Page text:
Maine Lobster Promotion Council Board of Directors January 27 via teleconference and February 3 in Hallowell – MLPC executive director, Dane Somers, presented an update on recent programs conducted by the MLPC. This included an overview of the MLPC’s primary initiatives over the past five years. In 2006, MLPC focused on branding Maine lobster and the Certified Maine Lobster Program. The following year was marked by the resignation of former director Kristan Miller and the hiring of Somers while programs focused on updating the MLPC website to reach an international audience. The price crash of 2008 lead the MLPC to reevaluate its programs and focus efforts on increasing demand, which continues as the Council’s primary strategy. Examples of programs geared to increase demand include the Fall Harvest Campaign which featured the “Get Cracking” television ad and retail promotions and a retail pilot program in Maine and parts of New England with Hannaford’s and Shaws. MLPC staff credit an increase in the boat price paid to fishermen during the fall period over the past few years to these promotions. The MLPC will have an expanded presence at the Boston Seafood Show in March 2012, with several companies sharing space with MLPC in its booth which it is callling the Maine Pavilion, and will include chef demonstrations and samples of Maine product. A Maine Lobster Reception is being organized to showcase Maine lobster products and provide a networking opportunity for Maine wholesalers to connect with buyers. The MLPC reviewed financials. The 2011 budget was $527,692 of which $375,692 was generated from industrylicense fees. The Council received an excellent independent accounting audit conducted by the firm of Purdy Powers and Company. Dane Somers informed the Board that a company doing business in Panama was using the MLPC logo as their own, and sought recommendations for law firms that could help MLPC with this copyright infringement. MLPC Chair Emily Lane proposed that the MLPC Board form 3 committees — Strategic Planning, Programs and Finance — as a means to more fully engage the board in strategic and programmatic initiatives, and provide greater guidance to MLPC staff. These committees will meet to discuss business in advance of the next board meeting and will serve to bring recommendations and issues to the full board. The MLPC Board held executive sessions to address industry concerns over the lack of confidence in the MLPC by the lobster industry.

Scientific Review Group (SRG) Sarasota, FL – The Scientific Review Group for Atlantic/Gulf of Mexico (SRG) marine mammal stocks met February 8-10 to review and provide advice on the status of right whales, 52 marine mammal Stock Assessment Reports, and NMFS marine mammal research, fieldwork and budget plans. The first day focused on right whales. It included presentations from NMFS on development the right whale vertical line rule development and monitoring strategy, ship speed rules, critical habitat petition and gear research. NMFS also presented updates on the status of right whale research including aerial surveys, acoustic surveys, population metrics to determine right whale abundance and survival, serious injury and mortality estimates and research priorities. NMFS reported that several proposals are being assessed to address vertical line risk reduction. The draft rule is expected in 2013 and the final rule is scheduled for 2014. SRG members expressed concern that the right whale plan focuses too much on gear modifications and too little on strategic closures. NMFS is implementing a monitoring plan to assess the effectiveness of the North Atlantic Large Whale Take Reduction Plan. The primary metric is a review of the five year average of serious injuries and mortalities due to fishing. Secondary metrics include the frequency of observed entanglements, the proportion of entanglements resulting in serious injury or mortality, the rate of entanglements based on scarring, and a review of stranding and disentanglement data. NMFS is in the process of rulemaking to revise the North Atlantic Right Whale critical habitat and anticipates that the rule will be published by mid-summer 2012 with an opportunity for public comment before the rule is finalized. NMFS is facing serious cuts in its aerial survey program to detect right whales due to funding constraints. The agency reports that approximately 80% of entanglements are detected from aerial surveys, and that entanglement and mortality are likely significantly under-reported. Aerial survey protocols will be adjusted to produce the best scientific data on the status of the stock. A review of the 2011 disentanglement program revealed that of the 11 right whales observed entangled, 4 shed gear, 1 was disentangled, 2 had minor injuries and 1 died. More research is needed to understand the spike in entanglements compared to previous years. NMFS has implemented new guidelines to assess the rate of serious injury and mortality in entanglement cases for which the fate of the whale cannot be determined (CBD). These confirmed entanglements will be pro-rated as mortalities (at 0.75) to account for the probability that an entanglement would result in mortality. These will be included in NMFS Annual serious injury and mortality determinations for each marine mammal species. Animals that are disentangled are not counted as serious injuries. NMFS is also exploring development of a methodology to assess the number of whales that likely die from entanglement but are never observed. This will require a modeling approach to assess the minimum number of whales alive, the likelihood of survival and the rate of serious injury and mortality. This will produce an estimate of the annual takes of whales due to fishery entanglements. The SRG discussed prioritizing research to make the best use of reduced federal funding and recognized the importance of maintaining a consistent survey presence, the right whale catalog, mortality investigations and acoustic monitoring. The second day included a review of NMFS’ recommendations to update the guidelines for assessing marine mammal stocks (GAMMS III) to ensure consistency across all regions. The recommendations provide guidance on an array of issues such as dealing with out-dated data and assessing transboundary stocks. During days two and three, the SRG reviewed 52 marine mammal stock assessment reports (SAR’s). The reports were divided amongst the SRG members who provided substantive comments or questions which need to be addressed in each report. Several of the SAR’s will be revised based on input from the SRG, including the PBR (potential biological removal) calculation for right whales. The Marine Mammal Protection Act (MMPA) specifies that the SRGs provide advice to federal managers on 1) the draft Marine Mammal Stock Assessment Reports before the reports are released for public comment; 2) abundance estimates, status, and trends of marine mammal stocks; 3) uncertainties in identifying stocks, assessing the status or trends of stocks, and evaluating factors affecting the distribution, abundance, or productivity of the stocks; 4) research to address these uncertainties regarding marine mammals and to reduce incidental mortality of marine mammals incidental to fishing operations; 5) issues related to habitats for marine mammals and the effects of natural or anthropogenic (human-caused) change to habitats; and 6) other issues that the groups or agencies deem appropriate. There are three regional Scientific Review Groups (SRGs): 1) Alaskan waters; 2) Atlantic Ocean, including the Gulf of Mexico; and 3) Pacific Ocean, including Hawaii. To review meeting summaries and other information on the SRG, visit: www.nmfs.noaa.gov/pr/sars/group.htm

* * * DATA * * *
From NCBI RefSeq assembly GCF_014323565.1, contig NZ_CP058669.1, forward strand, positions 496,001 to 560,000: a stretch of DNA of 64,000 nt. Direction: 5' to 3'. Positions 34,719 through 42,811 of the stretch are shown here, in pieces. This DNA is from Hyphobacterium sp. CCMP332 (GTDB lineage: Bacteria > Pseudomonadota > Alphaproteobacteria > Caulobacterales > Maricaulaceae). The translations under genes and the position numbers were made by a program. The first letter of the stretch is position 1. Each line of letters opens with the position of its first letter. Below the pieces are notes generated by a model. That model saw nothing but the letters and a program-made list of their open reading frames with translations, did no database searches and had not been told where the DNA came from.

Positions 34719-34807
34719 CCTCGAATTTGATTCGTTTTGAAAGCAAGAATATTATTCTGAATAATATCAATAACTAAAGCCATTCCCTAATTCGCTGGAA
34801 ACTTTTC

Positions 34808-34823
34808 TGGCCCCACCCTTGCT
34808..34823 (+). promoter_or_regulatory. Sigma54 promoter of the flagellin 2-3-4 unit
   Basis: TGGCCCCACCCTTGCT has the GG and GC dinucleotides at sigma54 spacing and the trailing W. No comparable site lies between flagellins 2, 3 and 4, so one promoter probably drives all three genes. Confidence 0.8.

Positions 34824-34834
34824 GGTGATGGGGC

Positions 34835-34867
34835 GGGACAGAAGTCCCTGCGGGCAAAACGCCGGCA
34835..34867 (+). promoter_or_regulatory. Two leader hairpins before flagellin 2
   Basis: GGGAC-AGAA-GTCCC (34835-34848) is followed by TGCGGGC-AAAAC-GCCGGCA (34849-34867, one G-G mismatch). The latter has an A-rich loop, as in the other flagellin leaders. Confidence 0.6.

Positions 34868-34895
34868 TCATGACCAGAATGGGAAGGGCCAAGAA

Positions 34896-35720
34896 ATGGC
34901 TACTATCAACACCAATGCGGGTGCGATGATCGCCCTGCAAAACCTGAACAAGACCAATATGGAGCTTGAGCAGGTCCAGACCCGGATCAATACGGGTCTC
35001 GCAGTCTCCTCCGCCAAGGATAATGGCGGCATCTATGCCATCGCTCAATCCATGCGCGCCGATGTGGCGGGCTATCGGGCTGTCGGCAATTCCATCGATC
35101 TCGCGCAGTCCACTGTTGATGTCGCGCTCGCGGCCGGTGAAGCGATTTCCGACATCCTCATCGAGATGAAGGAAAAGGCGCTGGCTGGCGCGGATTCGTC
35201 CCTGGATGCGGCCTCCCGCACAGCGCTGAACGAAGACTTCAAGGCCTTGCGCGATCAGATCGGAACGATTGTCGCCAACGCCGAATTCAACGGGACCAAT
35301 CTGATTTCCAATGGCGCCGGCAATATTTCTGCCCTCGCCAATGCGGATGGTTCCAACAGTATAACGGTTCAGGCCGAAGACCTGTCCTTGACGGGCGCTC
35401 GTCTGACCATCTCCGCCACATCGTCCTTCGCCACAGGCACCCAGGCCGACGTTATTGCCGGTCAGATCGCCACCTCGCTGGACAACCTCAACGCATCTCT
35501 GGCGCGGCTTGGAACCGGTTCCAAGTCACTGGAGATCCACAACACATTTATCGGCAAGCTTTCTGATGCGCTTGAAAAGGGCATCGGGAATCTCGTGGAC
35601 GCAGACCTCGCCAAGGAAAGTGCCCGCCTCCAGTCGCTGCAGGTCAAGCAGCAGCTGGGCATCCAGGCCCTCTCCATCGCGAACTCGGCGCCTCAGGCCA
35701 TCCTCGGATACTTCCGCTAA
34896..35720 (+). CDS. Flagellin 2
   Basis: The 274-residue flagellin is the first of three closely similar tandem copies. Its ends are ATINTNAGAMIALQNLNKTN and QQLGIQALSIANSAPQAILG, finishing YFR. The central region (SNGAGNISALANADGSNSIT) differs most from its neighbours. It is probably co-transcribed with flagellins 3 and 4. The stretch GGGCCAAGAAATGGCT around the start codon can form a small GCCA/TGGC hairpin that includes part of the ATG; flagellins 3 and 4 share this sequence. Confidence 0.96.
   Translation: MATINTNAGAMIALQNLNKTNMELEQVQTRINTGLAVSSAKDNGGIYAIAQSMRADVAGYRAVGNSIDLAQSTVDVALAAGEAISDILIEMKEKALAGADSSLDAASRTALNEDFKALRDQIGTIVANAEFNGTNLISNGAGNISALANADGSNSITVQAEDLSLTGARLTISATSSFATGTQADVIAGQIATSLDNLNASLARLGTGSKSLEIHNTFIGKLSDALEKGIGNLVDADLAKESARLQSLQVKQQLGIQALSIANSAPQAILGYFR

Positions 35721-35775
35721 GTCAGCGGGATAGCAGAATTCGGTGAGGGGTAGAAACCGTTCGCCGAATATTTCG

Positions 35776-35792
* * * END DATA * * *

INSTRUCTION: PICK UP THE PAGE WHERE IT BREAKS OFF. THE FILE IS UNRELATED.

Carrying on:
New England Fisheries Management Council The New England Fishery Management Council (NEFMC) will be conducting public hearings to solicit comments on Draft Amendment 5 to the Atlantic Herring Fishery Management Plan (FMP). Following these hearings, additional opportunities for review and comment on Amendment 5 and its Draft Environmental Impact Statement may be provided. Meetings are being held in Maine on March 2 at the Maine Fishermen’s Forum, and March 21 in Portland at the Holiday In by the Bay.